After all, if I jump in to “help” I may merely end up adding unnecessary steps and confusion. My advice on how to stir the roux or in what order to chop and dice the vegetables may just complicate the matter. Right?

There’s also a lesson in there for HR.

How so you ask?

In HR we’re known for our propensity to create convoluted byzantine procedures for the simplest things. We add layers to processes without evaluating each component to determine necessity. Sometimes it’s because we see a predicament where none exists. Other times we add complexity in an attempt to demonstrate our worth and prove that we’re needed.

We stir the pot, add a pinch of this, toss in a dash of that…and spoil the broth.

When mired in a system rather than taking a step back and determining if more is better we tend to add (rather than subtract) in a misguided attempt to fix or clarify. A position requisition approval suddenly requires 5 signatures. Our onboarding process expands from one based on ease, simplicity, and common sense to one with flowcharts and multiple checklists.

Somehow, in the midst of all this, we lose sight of our end-users; employees, managers, candidates and other stakeholders. We forget to wonder if they want more for the sake of more or if, perhaps, they would prefer to receive less for better.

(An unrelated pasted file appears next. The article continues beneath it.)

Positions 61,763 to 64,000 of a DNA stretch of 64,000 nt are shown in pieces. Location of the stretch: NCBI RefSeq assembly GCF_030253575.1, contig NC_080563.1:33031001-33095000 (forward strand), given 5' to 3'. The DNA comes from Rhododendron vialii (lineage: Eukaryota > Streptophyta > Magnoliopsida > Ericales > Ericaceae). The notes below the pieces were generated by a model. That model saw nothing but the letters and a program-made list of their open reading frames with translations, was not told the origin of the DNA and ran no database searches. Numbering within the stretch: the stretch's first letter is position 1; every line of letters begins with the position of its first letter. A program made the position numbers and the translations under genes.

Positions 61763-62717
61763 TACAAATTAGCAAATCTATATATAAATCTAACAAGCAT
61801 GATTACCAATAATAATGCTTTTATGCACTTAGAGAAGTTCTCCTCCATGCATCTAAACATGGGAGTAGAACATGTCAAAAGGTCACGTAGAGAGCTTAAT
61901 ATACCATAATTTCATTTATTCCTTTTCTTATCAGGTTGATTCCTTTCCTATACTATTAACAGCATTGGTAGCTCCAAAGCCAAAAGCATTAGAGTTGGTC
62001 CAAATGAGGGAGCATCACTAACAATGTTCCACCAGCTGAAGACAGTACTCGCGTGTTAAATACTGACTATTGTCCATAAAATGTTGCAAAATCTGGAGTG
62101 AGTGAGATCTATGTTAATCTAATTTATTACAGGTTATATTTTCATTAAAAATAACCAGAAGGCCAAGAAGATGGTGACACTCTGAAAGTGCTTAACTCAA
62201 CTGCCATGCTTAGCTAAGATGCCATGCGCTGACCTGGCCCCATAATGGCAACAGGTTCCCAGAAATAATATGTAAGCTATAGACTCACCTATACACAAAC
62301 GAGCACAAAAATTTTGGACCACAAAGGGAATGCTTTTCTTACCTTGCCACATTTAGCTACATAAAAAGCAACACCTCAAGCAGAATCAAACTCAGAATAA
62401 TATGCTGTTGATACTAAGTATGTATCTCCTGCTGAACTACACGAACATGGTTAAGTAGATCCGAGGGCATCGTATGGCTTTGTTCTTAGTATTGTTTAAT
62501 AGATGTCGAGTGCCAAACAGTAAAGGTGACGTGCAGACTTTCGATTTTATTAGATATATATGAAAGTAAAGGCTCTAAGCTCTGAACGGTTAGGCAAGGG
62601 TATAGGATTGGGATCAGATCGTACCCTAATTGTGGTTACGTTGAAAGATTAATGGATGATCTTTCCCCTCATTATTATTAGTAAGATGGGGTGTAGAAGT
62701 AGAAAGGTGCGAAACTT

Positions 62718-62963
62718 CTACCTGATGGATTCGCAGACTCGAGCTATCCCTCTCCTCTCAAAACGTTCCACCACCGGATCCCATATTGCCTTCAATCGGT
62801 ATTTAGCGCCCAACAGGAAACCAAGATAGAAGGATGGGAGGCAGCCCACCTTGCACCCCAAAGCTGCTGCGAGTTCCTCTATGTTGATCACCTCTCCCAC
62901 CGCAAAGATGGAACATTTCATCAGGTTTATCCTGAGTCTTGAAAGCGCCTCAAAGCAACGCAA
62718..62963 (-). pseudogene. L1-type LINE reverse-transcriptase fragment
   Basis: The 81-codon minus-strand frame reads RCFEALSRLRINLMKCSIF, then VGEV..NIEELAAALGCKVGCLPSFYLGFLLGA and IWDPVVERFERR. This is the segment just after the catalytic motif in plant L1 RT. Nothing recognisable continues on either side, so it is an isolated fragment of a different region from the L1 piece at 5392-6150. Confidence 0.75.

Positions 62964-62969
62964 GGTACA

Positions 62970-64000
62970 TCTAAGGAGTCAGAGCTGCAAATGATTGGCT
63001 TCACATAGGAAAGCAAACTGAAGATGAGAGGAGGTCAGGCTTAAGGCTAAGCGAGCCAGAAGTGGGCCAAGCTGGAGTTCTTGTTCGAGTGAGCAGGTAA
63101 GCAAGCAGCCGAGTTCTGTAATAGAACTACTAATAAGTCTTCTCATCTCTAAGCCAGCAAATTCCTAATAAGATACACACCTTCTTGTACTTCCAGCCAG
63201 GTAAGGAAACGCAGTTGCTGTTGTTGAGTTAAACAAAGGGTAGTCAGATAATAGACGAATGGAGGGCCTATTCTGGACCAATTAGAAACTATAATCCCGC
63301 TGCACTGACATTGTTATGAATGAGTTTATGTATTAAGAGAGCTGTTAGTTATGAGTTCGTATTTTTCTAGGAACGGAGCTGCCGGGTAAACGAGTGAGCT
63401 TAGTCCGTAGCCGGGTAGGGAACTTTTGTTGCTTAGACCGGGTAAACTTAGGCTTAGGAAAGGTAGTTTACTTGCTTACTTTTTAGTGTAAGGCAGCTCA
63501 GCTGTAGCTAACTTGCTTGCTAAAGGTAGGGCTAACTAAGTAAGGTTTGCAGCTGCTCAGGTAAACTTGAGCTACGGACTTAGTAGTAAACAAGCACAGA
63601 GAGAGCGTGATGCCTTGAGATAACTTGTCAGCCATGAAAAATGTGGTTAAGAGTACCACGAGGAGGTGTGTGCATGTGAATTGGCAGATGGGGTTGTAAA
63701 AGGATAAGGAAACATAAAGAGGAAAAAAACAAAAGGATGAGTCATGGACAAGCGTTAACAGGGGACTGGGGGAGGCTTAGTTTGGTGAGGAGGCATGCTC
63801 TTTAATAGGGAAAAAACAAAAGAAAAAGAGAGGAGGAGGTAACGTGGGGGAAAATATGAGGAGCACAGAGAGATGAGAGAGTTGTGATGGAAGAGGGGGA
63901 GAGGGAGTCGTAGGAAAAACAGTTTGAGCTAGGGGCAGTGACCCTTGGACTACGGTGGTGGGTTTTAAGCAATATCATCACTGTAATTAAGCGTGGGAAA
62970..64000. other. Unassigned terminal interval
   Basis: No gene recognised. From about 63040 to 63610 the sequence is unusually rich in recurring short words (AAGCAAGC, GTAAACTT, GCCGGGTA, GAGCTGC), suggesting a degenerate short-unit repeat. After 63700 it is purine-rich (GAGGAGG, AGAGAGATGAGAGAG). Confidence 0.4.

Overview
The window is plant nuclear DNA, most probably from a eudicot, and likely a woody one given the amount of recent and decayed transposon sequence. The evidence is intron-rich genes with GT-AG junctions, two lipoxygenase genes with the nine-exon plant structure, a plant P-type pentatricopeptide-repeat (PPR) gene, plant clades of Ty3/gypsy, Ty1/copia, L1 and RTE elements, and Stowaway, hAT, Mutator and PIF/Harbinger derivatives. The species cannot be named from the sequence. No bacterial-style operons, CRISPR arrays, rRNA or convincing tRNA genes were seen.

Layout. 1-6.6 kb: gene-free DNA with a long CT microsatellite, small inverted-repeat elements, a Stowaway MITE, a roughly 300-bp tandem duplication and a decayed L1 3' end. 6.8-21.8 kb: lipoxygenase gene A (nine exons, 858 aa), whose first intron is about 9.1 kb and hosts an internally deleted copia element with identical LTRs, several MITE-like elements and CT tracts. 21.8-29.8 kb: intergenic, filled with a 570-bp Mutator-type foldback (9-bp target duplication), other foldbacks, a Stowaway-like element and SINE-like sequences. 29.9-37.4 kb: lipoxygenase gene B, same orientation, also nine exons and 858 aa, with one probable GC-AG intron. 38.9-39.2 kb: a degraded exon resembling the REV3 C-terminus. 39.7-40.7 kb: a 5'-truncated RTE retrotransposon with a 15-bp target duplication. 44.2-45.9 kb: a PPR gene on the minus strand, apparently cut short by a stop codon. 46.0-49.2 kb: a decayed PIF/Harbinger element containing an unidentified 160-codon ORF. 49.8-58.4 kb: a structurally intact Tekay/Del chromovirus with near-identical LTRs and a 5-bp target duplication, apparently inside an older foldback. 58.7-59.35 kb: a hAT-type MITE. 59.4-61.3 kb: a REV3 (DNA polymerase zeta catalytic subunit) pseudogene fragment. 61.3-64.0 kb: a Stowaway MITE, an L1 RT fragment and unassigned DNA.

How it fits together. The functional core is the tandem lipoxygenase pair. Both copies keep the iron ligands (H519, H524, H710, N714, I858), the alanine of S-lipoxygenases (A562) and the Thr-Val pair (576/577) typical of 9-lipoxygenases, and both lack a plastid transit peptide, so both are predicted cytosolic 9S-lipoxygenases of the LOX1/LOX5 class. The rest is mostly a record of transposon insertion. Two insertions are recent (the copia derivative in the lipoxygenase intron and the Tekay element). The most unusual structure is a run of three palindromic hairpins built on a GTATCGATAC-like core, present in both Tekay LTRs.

We need to stop, step back, and breathe. I like to evaluate every action, process or plan through the lens of continuous improvement by thinking in terms of the Plan, Do, Study, Act (PDSA) Cycle (also known as the Deming Cycle after W. Edwards Deming).

  • Plan: identify a goal or purpose, formulate your theory, define the metrics to measure success and put a plan into action
  • Do: Implement the components of your plan
  • Study: Monitor outcomes to test the plan’s validity; look for signs of progress and success while also watching for problems and areas for improvement
  • Act: Bring together the learning acquired from the process and use that to adjust the goal, methods or even the theory

Adding approval steps to your procurement process for contract staff? Define the why (Plan), try it out (Do) and check to see if it’s working (Study). But don’t get stuck in study mode for months or years; monitor, evaluate and adjust quickly. Act. Don’t hesitate to act. That’s important.

Then repeat. Over and over.